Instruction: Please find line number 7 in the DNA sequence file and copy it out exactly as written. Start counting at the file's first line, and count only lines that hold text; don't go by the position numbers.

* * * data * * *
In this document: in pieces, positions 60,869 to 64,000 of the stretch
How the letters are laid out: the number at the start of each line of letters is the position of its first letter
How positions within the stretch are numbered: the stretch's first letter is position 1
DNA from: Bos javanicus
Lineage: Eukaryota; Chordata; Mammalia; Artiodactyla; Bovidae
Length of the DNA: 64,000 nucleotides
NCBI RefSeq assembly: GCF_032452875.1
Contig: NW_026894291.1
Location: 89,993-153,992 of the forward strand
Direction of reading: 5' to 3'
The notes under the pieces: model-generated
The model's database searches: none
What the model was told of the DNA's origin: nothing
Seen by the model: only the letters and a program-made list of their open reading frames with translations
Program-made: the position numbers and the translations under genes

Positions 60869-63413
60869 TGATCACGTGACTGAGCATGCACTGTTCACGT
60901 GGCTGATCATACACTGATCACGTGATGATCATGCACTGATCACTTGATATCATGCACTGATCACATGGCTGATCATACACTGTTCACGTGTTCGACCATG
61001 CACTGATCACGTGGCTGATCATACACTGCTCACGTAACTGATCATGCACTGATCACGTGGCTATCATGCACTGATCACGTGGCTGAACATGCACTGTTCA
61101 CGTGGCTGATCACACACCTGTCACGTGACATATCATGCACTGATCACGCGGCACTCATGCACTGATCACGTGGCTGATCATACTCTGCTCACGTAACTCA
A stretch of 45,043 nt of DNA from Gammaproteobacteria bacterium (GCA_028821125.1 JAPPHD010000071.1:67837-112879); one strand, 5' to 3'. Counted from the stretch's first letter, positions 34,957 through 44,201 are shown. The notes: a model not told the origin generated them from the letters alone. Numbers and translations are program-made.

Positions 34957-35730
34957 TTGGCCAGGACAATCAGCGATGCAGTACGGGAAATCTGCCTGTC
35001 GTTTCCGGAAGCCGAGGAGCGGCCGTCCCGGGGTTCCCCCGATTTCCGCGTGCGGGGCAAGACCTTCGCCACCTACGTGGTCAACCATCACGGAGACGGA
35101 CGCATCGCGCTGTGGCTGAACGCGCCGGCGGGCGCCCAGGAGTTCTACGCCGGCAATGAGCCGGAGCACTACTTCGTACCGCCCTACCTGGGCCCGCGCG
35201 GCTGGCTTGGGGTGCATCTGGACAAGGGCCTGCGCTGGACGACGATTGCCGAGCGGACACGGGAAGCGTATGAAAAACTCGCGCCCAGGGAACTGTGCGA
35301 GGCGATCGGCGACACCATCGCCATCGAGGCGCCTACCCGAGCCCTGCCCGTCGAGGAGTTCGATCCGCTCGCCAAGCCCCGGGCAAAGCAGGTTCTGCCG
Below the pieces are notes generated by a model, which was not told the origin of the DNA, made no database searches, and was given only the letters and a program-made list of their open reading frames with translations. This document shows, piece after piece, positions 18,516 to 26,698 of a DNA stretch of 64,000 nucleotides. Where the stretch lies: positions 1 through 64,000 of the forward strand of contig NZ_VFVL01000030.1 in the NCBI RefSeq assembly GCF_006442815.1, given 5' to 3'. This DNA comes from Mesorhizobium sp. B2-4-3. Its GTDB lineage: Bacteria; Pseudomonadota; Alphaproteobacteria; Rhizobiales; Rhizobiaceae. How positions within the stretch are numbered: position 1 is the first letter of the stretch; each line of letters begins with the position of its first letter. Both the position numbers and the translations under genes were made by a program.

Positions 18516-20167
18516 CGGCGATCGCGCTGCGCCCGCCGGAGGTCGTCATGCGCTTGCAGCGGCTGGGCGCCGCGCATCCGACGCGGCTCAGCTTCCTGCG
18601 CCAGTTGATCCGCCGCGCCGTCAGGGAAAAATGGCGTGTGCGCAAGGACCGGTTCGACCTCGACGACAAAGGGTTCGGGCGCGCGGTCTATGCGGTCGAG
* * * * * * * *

NCBI RefSeq assembly: GCF_032452875.1